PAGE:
Unless you’ve been living on another planet for the last 18 months, you’ll know that the price of copper based Internet access in New Zealand had been a hot political issue. As part of the separation of Telecom into a retail company (Telecom, now Spark), and an infrastructure provider (Chorus), the Commerce Commission indicated that the cost of copper based wholesale broadband services in New Zealand delivered using the Unbundled Bitstream Access (UBA) product offering would move from a regulated price that was based off a retail minus calculation, to one that was based off a cost plus model. UBA is the regulated wholesale product used to deliver most ADSL, ADSL2+ and VDSL2 based copper broadband connections in New Zealand.
The existing UBA wholesale cost was historically set by the Commerce Commission by looking at the retail price of internet in New Zealand and deducting a % margin from this. It was a very flawed methodology, and one that arguably resulted in New Zealanders paying too much for broadband access for a number of years and restricted the growth of higher data caps. The move to a cost plus model required the Commerce Commission to establish what it believed was a fair price a for providing a wholesale UBA service.
As of the 1st December 2014 there are some very significant changes that will occur to regulated wholesale copper based broadband pricing as a result of the pricing changes set by the Commerce Commission. These changes have resulted in the averaging of prices for rental of copper lines between the exchange or cabinet and premises in both rural and urban areas, with an increase in urban areas to effectively subsidise rural users. It’s also meant a new lower price for the UBA component, with a price set by the Commerce Commission based solely off two other countries in the world – Denmark and Sweden. (I have my own views on the their methodology and the flaws with it, but discussing these isn’t the point of this post!)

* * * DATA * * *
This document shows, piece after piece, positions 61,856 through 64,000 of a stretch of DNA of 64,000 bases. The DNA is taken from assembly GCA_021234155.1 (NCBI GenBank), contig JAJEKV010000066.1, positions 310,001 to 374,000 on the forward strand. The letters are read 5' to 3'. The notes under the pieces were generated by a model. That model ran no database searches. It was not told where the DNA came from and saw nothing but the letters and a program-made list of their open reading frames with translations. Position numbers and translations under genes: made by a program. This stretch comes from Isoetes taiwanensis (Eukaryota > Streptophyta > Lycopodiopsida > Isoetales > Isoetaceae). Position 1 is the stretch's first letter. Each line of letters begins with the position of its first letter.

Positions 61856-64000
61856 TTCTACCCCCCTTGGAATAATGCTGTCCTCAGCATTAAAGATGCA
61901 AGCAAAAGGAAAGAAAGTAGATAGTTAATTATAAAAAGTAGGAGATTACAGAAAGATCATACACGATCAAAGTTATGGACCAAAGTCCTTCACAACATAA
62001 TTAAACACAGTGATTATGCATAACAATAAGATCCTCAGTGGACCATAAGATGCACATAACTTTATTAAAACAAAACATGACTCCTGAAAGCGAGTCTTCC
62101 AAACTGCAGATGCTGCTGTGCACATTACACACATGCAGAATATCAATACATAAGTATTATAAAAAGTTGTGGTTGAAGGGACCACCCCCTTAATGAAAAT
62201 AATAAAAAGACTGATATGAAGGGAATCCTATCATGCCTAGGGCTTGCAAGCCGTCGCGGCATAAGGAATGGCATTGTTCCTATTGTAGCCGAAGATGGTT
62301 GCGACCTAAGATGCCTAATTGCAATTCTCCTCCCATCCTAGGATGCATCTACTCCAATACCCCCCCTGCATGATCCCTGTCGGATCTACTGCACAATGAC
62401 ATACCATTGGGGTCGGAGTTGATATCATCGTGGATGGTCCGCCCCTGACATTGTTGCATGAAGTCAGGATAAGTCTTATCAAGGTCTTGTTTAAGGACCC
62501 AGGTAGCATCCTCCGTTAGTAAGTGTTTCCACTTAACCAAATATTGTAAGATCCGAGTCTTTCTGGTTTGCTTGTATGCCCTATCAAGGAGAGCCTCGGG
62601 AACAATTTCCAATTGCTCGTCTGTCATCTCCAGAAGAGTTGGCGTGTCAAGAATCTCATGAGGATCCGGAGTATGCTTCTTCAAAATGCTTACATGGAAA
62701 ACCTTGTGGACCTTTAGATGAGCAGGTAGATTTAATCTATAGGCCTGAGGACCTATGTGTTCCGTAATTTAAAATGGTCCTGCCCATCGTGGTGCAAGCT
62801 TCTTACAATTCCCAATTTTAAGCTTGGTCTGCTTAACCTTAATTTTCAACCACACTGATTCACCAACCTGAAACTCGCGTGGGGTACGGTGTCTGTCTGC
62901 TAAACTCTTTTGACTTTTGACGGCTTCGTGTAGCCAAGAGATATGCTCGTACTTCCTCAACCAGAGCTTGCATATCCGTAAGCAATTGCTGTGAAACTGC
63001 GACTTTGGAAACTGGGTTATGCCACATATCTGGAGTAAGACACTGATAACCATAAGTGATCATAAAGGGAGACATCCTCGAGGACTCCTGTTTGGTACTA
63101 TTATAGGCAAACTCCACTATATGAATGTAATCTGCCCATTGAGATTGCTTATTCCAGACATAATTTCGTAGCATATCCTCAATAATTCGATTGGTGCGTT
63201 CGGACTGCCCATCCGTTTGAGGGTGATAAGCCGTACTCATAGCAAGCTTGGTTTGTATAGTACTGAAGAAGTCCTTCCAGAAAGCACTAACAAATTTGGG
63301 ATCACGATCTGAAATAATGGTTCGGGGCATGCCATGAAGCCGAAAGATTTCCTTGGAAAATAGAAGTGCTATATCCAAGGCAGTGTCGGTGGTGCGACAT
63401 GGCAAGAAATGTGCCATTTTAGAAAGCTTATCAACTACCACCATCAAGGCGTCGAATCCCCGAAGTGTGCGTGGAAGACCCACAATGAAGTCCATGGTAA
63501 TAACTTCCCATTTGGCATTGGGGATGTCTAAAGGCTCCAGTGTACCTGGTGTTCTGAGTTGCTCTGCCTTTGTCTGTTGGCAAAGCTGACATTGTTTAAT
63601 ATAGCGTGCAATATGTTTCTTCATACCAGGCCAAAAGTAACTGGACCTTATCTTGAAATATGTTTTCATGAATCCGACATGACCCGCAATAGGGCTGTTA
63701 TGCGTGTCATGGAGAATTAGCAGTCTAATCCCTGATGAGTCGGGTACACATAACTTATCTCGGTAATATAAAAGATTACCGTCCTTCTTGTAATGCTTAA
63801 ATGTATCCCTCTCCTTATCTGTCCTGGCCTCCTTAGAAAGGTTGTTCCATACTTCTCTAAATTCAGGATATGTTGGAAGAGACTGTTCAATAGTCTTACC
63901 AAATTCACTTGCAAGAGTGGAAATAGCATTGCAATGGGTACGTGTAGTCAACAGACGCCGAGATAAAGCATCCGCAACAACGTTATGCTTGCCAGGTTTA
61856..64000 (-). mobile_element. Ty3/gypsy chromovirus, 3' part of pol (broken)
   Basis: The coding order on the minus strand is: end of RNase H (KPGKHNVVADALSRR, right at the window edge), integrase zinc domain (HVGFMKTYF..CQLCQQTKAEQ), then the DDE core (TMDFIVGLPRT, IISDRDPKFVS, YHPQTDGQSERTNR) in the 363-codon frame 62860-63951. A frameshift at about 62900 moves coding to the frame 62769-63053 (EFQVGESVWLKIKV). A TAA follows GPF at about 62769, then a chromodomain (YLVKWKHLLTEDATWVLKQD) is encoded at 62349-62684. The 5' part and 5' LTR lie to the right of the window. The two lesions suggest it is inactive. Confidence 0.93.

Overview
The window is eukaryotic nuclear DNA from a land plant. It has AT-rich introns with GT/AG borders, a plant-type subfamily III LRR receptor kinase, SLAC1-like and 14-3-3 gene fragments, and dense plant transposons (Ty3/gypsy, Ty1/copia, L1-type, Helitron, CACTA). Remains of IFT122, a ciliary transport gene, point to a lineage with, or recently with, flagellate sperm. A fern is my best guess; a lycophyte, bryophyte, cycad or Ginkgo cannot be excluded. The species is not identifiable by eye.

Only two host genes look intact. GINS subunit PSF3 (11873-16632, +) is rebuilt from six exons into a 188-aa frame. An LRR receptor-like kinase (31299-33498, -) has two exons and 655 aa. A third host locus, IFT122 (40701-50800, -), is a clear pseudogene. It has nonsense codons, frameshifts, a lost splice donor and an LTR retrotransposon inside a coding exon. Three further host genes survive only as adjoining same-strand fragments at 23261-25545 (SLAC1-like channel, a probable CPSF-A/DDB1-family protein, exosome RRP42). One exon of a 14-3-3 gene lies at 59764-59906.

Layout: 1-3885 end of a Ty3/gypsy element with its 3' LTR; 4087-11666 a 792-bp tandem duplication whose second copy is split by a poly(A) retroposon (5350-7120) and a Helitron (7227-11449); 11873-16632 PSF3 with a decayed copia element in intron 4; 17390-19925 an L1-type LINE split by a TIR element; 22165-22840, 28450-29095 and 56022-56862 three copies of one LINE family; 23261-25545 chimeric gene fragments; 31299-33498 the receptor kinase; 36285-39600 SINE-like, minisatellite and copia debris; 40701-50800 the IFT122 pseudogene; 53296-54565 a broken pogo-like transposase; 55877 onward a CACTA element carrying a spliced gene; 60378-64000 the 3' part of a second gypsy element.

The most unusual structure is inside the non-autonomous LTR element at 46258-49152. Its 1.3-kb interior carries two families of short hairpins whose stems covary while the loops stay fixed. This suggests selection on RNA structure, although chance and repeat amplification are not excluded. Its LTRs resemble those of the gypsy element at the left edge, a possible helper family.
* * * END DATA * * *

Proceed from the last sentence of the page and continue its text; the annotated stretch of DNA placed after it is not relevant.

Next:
**Note that the following prices are the wholesale price paid by your ISP or telecommunications provider and are regulated prices set by the Commerce Commission. They exclude GST, tail services, and all other costs that an ISP will have such as bandwidth, staff costs, marketing etc, all of which need to be added to these to set a retail price.**
The wholesale cost of a standalone POTS line (a regular phone line) remains at NZ$41.50 per month
The wholesale cost of a naked UBA DSL connection (naked ADSL, ADSL2+ or VDSL2) drops from $44.98 to $34.44 per month
The wholesale cost of the POTS phone service when combined with UBA (when your phone line and broadband are with the same provider) drops from $41.50 to $17.98 per month. With POTS phone and broadband from the same provider the total cost is to the provider is the UBA price of $34.44 + the POTS cost of $17.98 per month.
The wholesale cost of clothed UBA product (when UBA is combined with an existing POTS phone service from a different provider) increases from $21.46 to $34.44 per month. If you have a phone and broadband from different providers the total cost is $41.44 to the provider of the POTS phone service provider, and $34.44 per month to the UBA broadband provider.